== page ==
Inside a Day at the Girls Who Code Summer Program
STEM In middle school, 74 percent of girls express interest in STEM subjects yet less than 1 percent choose computer science as a college major.
Unfortunately, even though there are expected to be 1.4 million jobs in computing fields by 2020, women educated in America are on pace to fill just 3 percent of them.
“Closing the gender gap in technology will take more than just a few committed voices,” says Reshma Saujani, CEO of Girls Who Code. “It will take a huge effort from our schools and policy makers to expose more girls to STEM (science, technology, engineering and mathematics) disciplines at a young age.”
Saujani hopes Girls Who Code will be a critical first step for many girls. Among other offerings, it has summer immersion programs that teach innovative coding techniques to girls at the offices of leading technology companies. Here is what a sample day of one program looked like for one student, Caitlin Stanton:
My dad shakes me awake, making sure not to wake my little sister, who’s sleeping on the other side of the curtain.
Girls Who Code starts at 9 a.m., but nearly everyone from my class travels from Long Island or Newark or deep Brooklyn, meaning that they have to arrive early.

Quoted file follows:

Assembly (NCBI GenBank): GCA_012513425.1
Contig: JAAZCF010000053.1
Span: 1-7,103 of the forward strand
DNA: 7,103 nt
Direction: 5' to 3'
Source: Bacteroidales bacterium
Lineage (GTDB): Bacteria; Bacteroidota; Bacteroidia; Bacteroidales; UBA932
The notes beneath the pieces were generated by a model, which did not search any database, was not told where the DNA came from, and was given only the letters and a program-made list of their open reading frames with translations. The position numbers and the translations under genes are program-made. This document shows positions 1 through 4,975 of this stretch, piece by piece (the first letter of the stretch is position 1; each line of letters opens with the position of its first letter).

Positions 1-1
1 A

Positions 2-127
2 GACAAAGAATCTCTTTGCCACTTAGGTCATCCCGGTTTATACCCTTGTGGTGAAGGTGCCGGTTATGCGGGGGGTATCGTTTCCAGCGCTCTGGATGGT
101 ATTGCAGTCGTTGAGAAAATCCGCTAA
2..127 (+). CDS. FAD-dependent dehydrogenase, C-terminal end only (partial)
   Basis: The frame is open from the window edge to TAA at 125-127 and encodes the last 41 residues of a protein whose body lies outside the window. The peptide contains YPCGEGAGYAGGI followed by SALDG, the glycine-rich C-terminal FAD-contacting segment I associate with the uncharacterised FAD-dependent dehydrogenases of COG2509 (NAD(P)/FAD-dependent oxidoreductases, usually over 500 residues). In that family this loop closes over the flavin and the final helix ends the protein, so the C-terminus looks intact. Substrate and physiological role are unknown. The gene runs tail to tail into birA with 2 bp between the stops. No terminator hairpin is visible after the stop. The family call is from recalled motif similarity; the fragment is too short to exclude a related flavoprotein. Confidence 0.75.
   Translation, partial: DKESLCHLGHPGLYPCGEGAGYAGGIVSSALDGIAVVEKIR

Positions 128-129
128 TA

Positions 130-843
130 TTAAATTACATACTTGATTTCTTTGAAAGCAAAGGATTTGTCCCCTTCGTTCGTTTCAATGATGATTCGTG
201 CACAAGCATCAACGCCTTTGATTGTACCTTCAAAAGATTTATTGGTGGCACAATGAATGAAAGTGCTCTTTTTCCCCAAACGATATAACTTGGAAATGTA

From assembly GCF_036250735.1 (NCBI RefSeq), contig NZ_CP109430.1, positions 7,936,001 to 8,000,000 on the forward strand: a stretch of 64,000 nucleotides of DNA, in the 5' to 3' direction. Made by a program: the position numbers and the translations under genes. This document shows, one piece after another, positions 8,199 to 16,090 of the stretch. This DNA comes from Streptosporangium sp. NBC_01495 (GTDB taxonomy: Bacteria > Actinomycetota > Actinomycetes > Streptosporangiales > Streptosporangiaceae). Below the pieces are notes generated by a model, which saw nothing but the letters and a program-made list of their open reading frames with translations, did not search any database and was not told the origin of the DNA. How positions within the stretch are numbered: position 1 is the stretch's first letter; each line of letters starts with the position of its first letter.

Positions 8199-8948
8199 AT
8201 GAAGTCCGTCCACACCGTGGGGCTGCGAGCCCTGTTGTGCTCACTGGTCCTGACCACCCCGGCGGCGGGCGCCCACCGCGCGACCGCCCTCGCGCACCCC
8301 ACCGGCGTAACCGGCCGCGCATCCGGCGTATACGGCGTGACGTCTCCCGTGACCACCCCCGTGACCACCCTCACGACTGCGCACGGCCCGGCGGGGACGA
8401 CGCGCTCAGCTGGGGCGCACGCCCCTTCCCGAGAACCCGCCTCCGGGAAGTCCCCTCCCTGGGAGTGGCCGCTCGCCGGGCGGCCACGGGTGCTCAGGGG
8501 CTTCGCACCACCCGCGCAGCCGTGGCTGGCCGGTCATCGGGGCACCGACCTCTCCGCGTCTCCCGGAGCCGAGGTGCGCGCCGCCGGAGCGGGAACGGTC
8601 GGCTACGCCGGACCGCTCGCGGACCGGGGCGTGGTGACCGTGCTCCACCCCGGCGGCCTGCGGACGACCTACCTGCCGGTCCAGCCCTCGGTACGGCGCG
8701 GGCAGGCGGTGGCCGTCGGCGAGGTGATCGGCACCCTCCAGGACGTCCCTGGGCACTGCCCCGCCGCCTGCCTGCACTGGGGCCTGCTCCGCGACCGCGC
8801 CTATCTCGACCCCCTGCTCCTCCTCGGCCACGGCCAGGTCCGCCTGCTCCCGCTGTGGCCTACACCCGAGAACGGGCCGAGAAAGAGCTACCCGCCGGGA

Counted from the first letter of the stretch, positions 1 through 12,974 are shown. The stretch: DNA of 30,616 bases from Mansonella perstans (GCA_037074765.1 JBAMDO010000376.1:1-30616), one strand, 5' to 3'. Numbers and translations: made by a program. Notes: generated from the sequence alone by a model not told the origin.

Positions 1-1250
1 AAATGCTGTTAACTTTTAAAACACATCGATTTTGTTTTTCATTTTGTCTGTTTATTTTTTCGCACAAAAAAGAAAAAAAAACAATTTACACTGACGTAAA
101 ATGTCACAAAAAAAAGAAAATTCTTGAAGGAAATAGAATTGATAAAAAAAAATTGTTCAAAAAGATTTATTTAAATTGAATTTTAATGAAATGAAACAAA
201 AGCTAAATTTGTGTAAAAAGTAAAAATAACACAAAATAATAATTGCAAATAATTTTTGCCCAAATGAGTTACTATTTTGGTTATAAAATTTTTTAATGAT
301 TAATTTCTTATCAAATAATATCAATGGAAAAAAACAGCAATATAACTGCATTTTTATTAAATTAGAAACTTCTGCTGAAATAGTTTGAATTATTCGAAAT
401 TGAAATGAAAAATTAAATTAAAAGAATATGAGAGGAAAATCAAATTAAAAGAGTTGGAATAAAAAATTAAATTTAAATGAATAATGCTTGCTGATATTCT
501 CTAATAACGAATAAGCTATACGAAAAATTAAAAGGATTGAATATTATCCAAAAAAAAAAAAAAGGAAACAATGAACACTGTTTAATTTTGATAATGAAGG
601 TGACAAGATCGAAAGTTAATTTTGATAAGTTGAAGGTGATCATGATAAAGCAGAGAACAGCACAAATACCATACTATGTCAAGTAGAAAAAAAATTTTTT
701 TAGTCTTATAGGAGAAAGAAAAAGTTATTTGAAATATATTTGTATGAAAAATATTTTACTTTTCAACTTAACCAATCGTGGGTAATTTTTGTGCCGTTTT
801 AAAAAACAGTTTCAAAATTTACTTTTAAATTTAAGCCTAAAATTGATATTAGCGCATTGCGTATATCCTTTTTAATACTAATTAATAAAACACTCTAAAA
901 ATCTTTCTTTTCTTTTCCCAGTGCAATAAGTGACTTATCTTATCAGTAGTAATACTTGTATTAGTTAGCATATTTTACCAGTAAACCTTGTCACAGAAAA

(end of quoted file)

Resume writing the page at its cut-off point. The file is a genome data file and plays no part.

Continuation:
Lindsey is our teacher, and Billy and Grace our teaching assistants. I don’t think any better teachers and teaching assistants could’ve been chosen for our class. They settle us down immediately with our warm-up exercise for the day. Sometimes it’s making a website straight out of the ‘90s, finding the perfect song to coordinate a robot dance party to, or researching today’s speakers to collect at least three questions to ask them.
“Since that summer immersion program, I have taken nearly all of the computer science courses at my school.”
Lunch was a wonderful time at Goldman Sachs with brown lunch boxes and either a cookie or a bag of chips—and, on one glorious day, both.
Lindsey gets us all together in a circle to say our highs and lows of the day. We normally allot 30 minutes for this daily ritual, but we’ll end up leaving by 4:30 p.m.
It’s time to chill in Rockefeller Park with some fries from Shake Shack or watch a movie at the theater nearby.
When I first applied for Girls Who Code, it was only to get a step up in the engineering world. I never expected to spend my days surrounded by people as clueless as I was, but still just as eager and excited to learn. My time on the Grace Hopper team at Girls Who Code really showed me the world of computer science beyond the string of characters you type out on your screen.
Since that summer immersion program, I have taken nearly all of the computer science courses at my school. This summer, I was an intern for the #BUILTBYGIRLS brand at AOL, a job opportunity I received from being an alumna of Girls Who Code. I’ll be off to Cornell University in the fall, where I’ll be studying computer engineering. Every day I strive to learn and grow as a person, and I hope to continue on that track for as long as I possibly can.